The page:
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Microsoft CEO’s hard-earned wisdom

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in Best-Practices Leadership,Leaders & Managers

During Steve Ballmer’s 13 years as Micro­­soft’s CEO, the company’s revenues tripled and its profits doubled. But the man who replaced Bill Gates also took some criticism.

Ballmer, 57, who is stepping down as CEO, admits that he made mistakes. He confesses that sometimes “we waste [money] or we take a false step,” but he also says the goal is attaining long-term growth.

Reflecting on lessons learned, he believes a CEO needs to focus on big-picture analysis. Taking a narrow view can prevent a leader from having “enough perspective to have an intelligent opinion,” he says.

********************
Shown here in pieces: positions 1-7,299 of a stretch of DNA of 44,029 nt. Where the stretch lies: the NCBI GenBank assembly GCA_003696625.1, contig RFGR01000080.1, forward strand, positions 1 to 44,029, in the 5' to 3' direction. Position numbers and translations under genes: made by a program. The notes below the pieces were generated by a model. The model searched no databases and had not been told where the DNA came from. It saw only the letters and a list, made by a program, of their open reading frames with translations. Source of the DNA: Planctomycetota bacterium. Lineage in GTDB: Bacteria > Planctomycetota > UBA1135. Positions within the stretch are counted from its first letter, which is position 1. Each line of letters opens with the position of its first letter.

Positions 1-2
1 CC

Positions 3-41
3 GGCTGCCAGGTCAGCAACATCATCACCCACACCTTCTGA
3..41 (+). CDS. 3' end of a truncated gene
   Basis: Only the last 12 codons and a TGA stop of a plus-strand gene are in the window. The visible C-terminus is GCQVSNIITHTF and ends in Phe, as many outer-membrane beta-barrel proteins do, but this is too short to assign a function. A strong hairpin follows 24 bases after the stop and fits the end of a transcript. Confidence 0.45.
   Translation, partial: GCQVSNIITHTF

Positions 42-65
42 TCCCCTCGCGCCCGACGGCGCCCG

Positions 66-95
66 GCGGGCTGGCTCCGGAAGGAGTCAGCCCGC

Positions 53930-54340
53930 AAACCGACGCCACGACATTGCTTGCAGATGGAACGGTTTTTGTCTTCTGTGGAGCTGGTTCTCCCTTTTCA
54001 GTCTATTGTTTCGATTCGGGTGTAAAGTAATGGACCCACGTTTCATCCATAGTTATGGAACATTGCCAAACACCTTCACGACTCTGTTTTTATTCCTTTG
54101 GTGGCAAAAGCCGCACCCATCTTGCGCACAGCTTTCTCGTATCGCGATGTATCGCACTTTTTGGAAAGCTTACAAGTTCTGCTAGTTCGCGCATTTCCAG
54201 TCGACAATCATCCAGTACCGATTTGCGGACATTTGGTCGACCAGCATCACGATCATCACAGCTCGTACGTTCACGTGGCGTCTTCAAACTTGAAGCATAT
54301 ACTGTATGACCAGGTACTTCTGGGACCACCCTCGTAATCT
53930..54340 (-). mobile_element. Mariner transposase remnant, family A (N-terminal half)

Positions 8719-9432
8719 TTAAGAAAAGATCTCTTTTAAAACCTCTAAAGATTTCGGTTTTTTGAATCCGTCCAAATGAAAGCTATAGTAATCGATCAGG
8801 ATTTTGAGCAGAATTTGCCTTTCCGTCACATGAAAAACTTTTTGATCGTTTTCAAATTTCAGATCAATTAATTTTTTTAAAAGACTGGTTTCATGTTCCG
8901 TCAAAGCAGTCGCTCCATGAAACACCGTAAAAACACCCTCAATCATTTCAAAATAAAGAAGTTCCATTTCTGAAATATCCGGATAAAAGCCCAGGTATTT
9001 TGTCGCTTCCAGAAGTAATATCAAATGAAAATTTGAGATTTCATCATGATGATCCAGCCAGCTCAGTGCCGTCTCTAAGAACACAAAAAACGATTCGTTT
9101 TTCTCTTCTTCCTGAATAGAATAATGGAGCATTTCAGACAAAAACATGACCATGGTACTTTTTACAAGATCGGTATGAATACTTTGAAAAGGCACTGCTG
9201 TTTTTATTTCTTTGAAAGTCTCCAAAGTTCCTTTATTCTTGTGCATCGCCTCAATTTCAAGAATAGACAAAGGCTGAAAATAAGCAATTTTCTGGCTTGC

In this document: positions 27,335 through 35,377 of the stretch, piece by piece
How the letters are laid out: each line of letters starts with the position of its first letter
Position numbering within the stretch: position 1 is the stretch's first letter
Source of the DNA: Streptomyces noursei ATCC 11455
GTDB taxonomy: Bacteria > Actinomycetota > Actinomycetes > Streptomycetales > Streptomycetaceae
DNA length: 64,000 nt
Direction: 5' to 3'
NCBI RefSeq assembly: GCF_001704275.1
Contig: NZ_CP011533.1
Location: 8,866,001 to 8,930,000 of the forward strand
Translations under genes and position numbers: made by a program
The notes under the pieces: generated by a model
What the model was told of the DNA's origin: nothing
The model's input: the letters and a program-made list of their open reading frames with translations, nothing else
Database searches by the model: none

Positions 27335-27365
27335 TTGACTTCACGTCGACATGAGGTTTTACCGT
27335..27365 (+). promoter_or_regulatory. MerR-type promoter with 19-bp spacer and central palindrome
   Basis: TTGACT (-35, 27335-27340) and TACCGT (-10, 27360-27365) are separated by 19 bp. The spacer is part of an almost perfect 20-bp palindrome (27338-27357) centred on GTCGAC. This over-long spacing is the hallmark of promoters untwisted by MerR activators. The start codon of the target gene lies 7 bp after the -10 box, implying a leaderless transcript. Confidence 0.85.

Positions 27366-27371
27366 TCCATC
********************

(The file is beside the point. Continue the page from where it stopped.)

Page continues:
Seeing the entire playing field is especially vital in the technology industry. For Ballmer, a visionary leader needs to make big investments based on perceiving the landscape well into the future.

Ballmer rejects the wisdom that top leaders surround themselves with A+ players and let them run free. He has found that it’s better to work in tandem with top employees so that everyone’s on the same page.

“It’s not like you want to say, ‘Hey, look, I’ve hired three of the best people, and I’m just going to leave them completely alone, and then great things are going to happen,’” he says. “You have to mesh them with other people. You’ve got to mesh them with yourself.”

— Adapted from “5 management tips from Microsoft CEO Steve Ballmer,” Mary Jo Foley.

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